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Leo came in and hung out with me today. 🙂

Short and Sweet

The brakes on the Beast are fine!  No costly repair!  Merely the belt for the vacuum thingie (it’s a diesel and they have interesting bits) needed replacement.  So relieved!  The mechanic did ask how I managed to stop it…made me laugh.  A one-ton with a heavy load like the build definitely has momentum.  I have enough saved up to pay to have the problem fuel pumped out of the rear tank (water in the diesel turned out to be the cause of the horrible running and stalling) which covers all the mechanical problems.  Thinking I should be knocking on wood or something for saying that.  I celebrated by bleaching my hair again, in preparation for going lavender.

He also asked if I am building a camper or Tiny House.  The other workers wanted to know.   I also had a girl I’d met previously follow me the other day to chat about something ~ I cannot be invisible in this rig!

The picture here is the Original Oliver.  He’s gone now but will never be forgotten.  Best damn cat I’ve ever known.

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My best buddy Oliver, may he rest in peace. Here, he’s hanging out with me while I vacuum out a truck I used to own. He was afraid of nothing.

Anyway, good news should be shared. 🙂

The Beast is Sick and Pretty(er)

There’s no feeling like your brakes going out while driving!  So the Beast is in the shop again, hopefully with a not-too-expensive repair in his future.  My loan was just paid off, too!  At least that means I can take a new one if needed.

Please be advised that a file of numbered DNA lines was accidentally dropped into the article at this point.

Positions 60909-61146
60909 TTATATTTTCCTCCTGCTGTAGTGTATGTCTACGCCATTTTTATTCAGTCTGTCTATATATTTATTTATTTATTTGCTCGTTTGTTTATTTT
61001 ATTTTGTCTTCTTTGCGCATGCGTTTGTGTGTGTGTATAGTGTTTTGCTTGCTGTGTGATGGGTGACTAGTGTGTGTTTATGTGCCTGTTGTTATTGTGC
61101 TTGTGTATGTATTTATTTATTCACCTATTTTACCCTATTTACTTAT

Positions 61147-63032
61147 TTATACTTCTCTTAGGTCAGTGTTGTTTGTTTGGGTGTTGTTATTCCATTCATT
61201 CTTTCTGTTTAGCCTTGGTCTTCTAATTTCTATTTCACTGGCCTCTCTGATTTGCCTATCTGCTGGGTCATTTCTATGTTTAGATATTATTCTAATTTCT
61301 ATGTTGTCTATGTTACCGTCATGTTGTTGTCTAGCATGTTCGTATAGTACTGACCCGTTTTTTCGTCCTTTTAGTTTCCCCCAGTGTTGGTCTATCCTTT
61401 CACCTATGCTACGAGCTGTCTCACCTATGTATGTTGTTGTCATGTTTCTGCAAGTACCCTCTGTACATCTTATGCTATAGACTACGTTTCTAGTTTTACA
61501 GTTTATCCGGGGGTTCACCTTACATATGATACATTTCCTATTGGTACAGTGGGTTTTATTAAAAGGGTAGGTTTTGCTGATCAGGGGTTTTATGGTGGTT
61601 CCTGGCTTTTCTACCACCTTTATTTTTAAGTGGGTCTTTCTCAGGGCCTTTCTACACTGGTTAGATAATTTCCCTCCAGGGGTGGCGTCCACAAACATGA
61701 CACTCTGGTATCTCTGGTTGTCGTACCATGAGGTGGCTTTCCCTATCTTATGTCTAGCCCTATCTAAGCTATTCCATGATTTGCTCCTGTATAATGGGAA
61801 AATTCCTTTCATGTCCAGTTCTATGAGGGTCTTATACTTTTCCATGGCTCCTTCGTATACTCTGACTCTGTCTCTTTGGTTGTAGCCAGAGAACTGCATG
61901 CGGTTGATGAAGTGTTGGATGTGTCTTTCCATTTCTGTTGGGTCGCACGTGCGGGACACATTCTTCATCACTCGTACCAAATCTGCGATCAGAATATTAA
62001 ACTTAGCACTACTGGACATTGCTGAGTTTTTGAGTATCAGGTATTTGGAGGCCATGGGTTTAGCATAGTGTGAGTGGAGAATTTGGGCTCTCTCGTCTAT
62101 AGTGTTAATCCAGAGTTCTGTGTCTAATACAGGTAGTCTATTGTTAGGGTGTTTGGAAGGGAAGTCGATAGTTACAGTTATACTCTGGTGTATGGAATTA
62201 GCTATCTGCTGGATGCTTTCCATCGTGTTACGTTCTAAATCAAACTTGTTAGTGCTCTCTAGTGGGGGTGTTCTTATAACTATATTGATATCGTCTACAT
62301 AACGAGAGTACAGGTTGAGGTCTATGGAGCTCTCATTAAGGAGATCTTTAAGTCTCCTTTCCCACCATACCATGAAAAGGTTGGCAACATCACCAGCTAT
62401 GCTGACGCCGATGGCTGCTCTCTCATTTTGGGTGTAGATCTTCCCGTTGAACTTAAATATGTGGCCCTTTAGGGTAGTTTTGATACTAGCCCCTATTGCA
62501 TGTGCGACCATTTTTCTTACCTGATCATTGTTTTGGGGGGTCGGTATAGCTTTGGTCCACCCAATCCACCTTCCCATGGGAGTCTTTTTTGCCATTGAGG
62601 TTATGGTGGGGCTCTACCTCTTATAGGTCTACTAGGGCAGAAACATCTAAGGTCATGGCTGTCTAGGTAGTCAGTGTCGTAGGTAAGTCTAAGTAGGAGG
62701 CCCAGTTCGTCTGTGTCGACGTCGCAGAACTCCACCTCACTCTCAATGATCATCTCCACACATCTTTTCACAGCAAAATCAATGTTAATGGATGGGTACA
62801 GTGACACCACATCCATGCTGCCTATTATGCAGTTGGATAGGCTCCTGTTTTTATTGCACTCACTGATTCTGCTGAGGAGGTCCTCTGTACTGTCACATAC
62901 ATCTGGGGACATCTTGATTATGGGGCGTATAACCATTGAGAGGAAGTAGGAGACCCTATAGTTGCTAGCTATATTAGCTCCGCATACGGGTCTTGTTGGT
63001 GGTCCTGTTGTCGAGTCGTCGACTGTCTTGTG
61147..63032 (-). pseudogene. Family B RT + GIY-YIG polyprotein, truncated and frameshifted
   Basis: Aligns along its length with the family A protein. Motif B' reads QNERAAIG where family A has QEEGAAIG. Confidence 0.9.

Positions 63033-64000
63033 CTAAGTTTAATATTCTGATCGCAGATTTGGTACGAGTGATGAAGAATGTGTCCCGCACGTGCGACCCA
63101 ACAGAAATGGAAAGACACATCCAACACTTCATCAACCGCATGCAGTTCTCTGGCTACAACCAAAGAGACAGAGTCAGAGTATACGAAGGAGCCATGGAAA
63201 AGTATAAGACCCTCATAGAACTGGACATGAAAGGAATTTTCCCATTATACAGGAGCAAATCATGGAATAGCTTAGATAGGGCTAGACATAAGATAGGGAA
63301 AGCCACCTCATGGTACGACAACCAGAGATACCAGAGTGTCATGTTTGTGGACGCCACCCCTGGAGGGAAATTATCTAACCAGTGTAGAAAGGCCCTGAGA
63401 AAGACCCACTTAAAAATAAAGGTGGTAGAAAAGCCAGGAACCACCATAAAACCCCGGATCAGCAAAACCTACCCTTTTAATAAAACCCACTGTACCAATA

Now that Spring is officially here, along with wonderfully warm and dry weather, I’ve been able to get some major work done.  The skylight is in!  To line the well, I pulled out a few sheets of bead board I purchased at the Restore.  After a coat of paint, they look good and reflect light into the house interior nicely.  I still have to put up corner trim, which will hide the small gaps at the corners and to disguise the weird angle of one of the corners.  The skylight itself still needs some paint, and a latch to hold it shut, but even loose most of the rain is staying out.  I found a leak under one corner, and when the truck is back home I’ll check to see if my weatherizing did the trick to fix it.  If not…well, that means the leak is coming from the roof most likely, and that won’t be fixed until I get the liquid rubber applied.  That should be the last thing needed to complete the roof.  It will be great to have that whole project complete!

Interior of skylight well (please ignore the filthy windows)

Interior of skylight well (please ignore the filthy windows)

I spent the entire day yesterday putting in the door.  I’d recommend if you don’t want a hassle, and have more money to spend, to buy a new, pre-hung door.  Making lots of reclaimed pieces play nice together takes a tremendous amount of effort and time.  The Quick Hangers did make it easier.  Not easy, just easier.  Once again, I find that seemingly simple tasks are made harder because of my lack of height/upper body strength.  I do think that if I had experience, that would make up in large part for my weaknesses, but the three combined caused a lot of staggering around with an unwieldy door and casing.  Also once again, after a lot of do-overs, I was able to get the thing together and functioning.   This is the most important lesson:  be willing to tear things apart and start over if necessary.  Trying to work around a problem makes more problems, and usually takes more time than simply starting over with a troublesome issue.